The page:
Dorset girl and Cornish boy have a large family

Wild Asparagus (Asparagus prostrates)

A lonely girl, the only one of her kind in Dorset, finds love with a partner from a nearby county. A classic love story, but in this case also a conservation triumph.

Back in 2007, a female wild asparagus sat alone on a patch of ground near Portland, Dorset. The only one of her kind in the entire county, she was the only hope for the species remaining in this county.

A rare species, wild asparagus is found in about 20 coastal sites in Cornwall, plus a few in South Wales.

" It is a very rare plant in Britain, found on just a handful of sites, although more common in France and Spain. The places it likes to grow can be threatened by overgrazing or sometimes lack of grazing. "
- Janet Lister, National Trust Wildlife & Countryside Adviser

With her nearest mate over 100 miles away, our lonely Dorset aspargus needed help to find a partner. Playing cupid was a team of nature conservation experts from the National Trust, Natural England, the National Museum of Wales and Dorset Environmental Records Centre.

Match making

They identified the perfect partner in a male found on National Trust land in Cornwall. When he was flowering, with freshly opened flowers and lots of shiny, sticky yellow pollen, several flowering shoots were delicately cut and taken 175 miles to Dorset to be introduced to the waiting female.

Flowering wild asparagus
Flowering wild asparagus
Flowering wild asparagus

With a bit of gentle encouragement to transfer pollen from the male’s anthers to the female’s stigma, everyone crossed their fingers and hoped the pairing would be fruitful.

The next generation

Much to everyones delight the result was a crop of berries which, when grown on, produced 90 new wild asparagus plants. 60 of these were planted out both around the female plant and at another site nearby where asparagus had been known to grow in the past.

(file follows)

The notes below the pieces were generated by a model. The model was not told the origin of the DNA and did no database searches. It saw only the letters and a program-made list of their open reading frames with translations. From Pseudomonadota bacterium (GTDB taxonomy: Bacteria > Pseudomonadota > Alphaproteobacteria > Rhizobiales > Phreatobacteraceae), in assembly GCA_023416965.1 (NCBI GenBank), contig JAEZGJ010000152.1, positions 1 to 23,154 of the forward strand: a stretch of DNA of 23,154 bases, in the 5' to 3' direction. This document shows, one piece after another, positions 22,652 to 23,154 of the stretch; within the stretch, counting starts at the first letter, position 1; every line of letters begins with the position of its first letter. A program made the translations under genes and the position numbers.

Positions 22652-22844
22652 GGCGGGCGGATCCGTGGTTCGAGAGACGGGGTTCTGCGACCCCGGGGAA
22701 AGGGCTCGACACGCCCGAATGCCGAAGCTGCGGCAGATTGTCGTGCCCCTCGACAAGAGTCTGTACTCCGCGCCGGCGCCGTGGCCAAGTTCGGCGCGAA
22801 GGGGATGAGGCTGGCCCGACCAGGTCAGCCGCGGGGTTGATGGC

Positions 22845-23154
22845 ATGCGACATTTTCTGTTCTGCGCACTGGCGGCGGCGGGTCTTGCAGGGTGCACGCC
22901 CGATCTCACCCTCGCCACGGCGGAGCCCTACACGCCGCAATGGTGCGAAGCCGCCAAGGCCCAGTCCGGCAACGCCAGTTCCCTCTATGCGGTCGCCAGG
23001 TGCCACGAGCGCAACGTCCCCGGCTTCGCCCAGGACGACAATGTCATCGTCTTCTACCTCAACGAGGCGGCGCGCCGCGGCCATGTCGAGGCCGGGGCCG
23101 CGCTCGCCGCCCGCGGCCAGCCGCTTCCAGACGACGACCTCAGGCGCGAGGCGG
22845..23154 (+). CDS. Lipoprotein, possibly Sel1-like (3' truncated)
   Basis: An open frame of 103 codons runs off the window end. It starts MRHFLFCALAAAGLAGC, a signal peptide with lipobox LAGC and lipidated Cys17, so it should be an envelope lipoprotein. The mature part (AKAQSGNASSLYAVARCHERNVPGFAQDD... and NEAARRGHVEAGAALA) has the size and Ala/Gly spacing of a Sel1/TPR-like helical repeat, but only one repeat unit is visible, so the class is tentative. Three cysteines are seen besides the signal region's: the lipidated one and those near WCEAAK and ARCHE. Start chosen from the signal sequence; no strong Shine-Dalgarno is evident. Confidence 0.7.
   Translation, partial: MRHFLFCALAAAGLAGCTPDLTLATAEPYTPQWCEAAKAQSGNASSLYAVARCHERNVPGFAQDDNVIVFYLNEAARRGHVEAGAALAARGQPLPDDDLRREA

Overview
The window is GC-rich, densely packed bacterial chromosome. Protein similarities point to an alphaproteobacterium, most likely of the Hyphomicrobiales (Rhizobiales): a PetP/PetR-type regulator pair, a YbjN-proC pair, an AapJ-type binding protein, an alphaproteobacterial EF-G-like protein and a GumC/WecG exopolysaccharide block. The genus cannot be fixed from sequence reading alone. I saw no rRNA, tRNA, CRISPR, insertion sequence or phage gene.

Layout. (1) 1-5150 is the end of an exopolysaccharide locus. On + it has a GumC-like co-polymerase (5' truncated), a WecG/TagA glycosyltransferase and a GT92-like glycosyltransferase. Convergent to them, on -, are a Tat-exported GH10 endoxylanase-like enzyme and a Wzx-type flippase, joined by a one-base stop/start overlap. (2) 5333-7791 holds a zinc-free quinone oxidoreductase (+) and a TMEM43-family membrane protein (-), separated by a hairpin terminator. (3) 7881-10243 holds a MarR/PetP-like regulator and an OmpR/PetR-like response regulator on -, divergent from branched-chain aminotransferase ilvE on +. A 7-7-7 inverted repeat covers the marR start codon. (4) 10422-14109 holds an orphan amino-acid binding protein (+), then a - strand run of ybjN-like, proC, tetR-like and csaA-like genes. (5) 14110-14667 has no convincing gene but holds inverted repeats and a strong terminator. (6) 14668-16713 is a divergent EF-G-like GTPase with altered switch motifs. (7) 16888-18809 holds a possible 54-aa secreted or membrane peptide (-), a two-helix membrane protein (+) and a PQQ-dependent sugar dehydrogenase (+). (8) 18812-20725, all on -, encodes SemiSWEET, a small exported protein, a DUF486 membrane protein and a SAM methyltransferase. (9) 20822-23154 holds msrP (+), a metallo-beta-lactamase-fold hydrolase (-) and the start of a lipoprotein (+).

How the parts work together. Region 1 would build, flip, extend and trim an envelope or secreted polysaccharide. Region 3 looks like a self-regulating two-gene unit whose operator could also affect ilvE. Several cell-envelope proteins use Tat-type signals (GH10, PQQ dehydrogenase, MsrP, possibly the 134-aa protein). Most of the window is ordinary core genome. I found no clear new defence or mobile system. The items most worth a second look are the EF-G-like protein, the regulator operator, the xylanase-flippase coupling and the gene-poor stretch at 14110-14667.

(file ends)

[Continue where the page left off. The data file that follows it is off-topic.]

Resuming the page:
Wild asparagus with ripe red berries
Wild asparagus berries
Wild asparagus with ripe red berries

27 young plants grew around the existing female in the first year, and 6 males and 3 females flowered. The plants will always be smaller at the second site because its in a more exposed location but also contain happy flowering plants.

In 2013, 51 of the 60 young plants put out in 2008 were still growing well with eleven of them flowering, including 7 male and 4 females. 

A hopeful future

" We were delighted to find the plants in flower. If we can get a good balance of both sexes, we have a good chance of establishing a viable colony back in Dorset of this endangered plant. "
- Simon Leach, Natural England Botanist

It is hoped that the work done over the past nine years will have ensured the survival of wild asparagus in Dorset. 

The plant grows mainly in coastal grasslands, is on the Red List of endangered species and a UK Biodiversity Action Plan (BAP) priority species. It is dioecious – meaning plants are either male or female, so both are needed in the same place for long term survival. The shoots can be eaten like garden asparagus but are rather bitter and the plant is so rare we would rather they were not picked.